Of all the authors and activists for emancipation from slavery, Frederick Douglass is one of the most well-known and respected. In his autobiography, ‘Narrative of the Life of Frederick Douglass, an American Slave’, this slave turned anti-slavery activist turned diplomat chronicles his life from when he was born up until the time he was 27 or 28 years old when he wrote the book. In it, he describes the harsh life that he and other slaves underwent at the hands of their cruel masters.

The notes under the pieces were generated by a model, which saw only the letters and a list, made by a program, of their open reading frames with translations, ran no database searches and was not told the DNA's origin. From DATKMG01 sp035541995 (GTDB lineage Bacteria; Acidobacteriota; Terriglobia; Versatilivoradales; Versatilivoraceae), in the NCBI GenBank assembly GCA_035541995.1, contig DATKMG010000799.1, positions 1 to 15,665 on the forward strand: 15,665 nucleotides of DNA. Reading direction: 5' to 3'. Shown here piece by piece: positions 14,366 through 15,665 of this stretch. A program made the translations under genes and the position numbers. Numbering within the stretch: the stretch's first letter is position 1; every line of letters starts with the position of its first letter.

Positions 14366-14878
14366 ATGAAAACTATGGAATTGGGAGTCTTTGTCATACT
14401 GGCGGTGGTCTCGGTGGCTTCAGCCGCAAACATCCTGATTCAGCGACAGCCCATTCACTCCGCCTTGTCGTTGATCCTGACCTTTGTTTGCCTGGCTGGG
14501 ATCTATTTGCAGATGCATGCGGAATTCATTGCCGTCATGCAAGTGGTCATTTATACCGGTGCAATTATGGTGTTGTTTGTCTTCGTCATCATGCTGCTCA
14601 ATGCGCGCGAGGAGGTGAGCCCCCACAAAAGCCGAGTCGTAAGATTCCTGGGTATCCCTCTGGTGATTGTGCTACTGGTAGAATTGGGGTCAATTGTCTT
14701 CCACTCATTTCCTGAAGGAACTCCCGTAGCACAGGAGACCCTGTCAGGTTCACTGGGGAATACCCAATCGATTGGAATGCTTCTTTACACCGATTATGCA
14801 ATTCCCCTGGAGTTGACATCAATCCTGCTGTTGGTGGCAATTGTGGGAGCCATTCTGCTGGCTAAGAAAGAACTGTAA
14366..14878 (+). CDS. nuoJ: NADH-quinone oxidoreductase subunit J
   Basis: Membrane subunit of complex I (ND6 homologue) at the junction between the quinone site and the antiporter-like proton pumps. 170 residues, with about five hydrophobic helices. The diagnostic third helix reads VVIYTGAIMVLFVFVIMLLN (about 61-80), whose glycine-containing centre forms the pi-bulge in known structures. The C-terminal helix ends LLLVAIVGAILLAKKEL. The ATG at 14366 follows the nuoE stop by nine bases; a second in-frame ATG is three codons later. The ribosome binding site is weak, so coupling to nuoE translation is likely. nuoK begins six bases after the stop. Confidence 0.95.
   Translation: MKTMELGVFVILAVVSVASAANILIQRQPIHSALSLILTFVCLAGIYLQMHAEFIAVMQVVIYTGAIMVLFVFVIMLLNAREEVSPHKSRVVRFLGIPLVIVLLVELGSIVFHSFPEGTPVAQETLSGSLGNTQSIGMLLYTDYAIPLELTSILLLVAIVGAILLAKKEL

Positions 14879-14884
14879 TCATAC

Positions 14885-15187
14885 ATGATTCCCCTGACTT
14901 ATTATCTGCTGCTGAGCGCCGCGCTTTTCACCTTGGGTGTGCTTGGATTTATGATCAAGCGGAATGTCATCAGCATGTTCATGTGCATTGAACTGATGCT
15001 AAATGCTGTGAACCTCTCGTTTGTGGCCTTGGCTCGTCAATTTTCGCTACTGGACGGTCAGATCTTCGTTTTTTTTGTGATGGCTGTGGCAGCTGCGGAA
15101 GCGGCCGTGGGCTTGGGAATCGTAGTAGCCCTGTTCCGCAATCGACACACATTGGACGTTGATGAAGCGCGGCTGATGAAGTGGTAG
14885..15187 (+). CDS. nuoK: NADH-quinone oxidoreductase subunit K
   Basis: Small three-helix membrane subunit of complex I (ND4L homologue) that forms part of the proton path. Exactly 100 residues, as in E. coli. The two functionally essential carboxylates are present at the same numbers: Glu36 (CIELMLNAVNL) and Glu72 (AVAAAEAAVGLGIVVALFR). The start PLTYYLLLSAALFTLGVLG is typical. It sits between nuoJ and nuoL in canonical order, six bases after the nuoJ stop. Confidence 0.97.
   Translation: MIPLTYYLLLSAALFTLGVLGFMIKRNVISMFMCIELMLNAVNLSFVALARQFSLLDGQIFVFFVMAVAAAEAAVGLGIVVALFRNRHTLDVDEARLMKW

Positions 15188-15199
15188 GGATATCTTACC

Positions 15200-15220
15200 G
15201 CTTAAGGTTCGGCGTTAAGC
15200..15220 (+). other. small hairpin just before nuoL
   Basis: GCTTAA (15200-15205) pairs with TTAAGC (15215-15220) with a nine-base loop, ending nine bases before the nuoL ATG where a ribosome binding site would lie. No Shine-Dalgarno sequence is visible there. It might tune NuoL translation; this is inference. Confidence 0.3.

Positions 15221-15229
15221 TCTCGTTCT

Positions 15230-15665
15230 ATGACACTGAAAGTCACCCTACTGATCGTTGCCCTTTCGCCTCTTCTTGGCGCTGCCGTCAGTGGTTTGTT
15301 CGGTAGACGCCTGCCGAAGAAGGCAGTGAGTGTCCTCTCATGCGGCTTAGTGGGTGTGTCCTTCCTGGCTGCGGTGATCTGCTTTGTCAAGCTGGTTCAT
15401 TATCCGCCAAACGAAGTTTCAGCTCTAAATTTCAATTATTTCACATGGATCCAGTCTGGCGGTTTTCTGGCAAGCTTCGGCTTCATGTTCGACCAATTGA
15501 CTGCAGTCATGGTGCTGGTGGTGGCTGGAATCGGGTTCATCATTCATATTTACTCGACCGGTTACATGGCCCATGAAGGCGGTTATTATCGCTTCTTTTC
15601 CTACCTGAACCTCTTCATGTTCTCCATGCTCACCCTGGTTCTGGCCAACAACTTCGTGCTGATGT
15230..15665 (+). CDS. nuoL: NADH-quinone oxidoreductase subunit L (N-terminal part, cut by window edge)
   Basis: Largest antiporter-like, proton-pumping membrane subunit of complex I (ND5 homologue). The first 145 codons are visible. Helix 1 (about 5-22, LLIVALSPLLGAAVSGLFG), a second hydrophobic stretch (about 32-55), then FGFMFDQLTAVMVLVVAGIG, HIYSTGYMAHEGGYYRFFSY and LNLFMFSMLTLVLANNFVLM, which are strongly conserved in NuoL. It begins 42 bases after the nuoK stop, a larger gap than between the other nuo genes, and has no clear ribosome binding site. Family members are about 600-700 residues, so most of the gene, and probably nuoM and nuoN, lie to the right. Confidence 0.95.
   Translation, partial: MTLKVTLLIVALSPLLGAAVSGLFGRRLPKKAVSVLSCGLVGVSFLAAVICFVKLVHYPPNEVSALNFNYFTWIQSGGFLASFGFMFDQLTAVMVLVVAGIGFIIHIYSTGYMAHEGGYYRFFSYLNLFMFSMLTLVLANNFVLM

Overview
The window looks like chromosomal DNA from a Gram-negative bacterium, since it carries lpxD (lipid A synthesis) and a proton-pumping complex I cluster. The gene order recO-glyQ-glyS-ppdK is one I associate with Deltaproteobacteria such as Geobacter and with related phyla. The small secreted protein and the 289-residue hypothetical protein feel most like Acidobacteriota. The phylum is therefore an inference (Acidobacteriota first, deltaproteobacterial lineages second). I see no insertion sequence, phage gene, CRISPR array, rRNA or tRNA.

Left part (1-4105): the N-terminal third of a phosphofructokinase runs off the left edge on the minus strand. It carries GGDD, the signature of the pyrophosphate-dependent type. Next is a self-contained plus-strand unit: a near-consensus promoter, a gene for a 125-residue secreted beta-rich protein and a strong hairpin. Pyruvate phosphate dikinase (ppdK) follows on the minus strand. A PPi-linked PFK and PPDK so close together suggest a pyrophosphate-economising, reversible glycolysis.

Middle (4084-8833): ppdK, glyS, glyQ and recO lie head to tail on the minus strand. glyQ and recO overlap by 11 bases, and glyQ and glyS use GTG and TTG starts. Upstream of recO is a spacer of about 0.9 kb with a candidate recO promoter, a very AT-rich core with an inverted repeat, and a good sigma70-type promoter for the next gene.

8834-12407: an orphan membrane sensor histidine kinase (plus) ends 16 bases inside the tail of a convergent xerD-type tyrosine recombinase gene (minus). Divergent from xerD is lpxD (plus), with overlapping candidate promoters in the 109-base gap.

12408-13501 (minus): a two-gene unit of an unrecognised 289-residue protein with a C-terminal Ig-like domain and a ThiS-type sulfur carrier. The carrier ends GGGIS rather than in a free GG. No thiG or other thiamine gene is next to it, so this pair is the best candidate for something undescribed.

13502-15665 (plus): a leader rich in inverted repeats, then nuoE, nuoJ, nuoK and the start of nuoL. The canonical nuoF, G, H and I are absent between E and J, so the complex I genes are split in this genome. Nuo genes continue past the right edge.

Nonetheless, Douglass had one redeeming quality, which was that he learned how to read and write. The knowledge that he acquired because of his education raised dissatisfaction in him about his state in life and made him long for much more than a life of slavery could give him. Thus, he escaped from his master and started a new life on his own, a life that made him one of the greatest Americans of his time. This essay thus looks at this great life, and how the knowledge he acquired enabled him to reject a life of pain and hardship. It also looks at how it made him long for and ultimately seeks a life that offered more promise than the one he was living.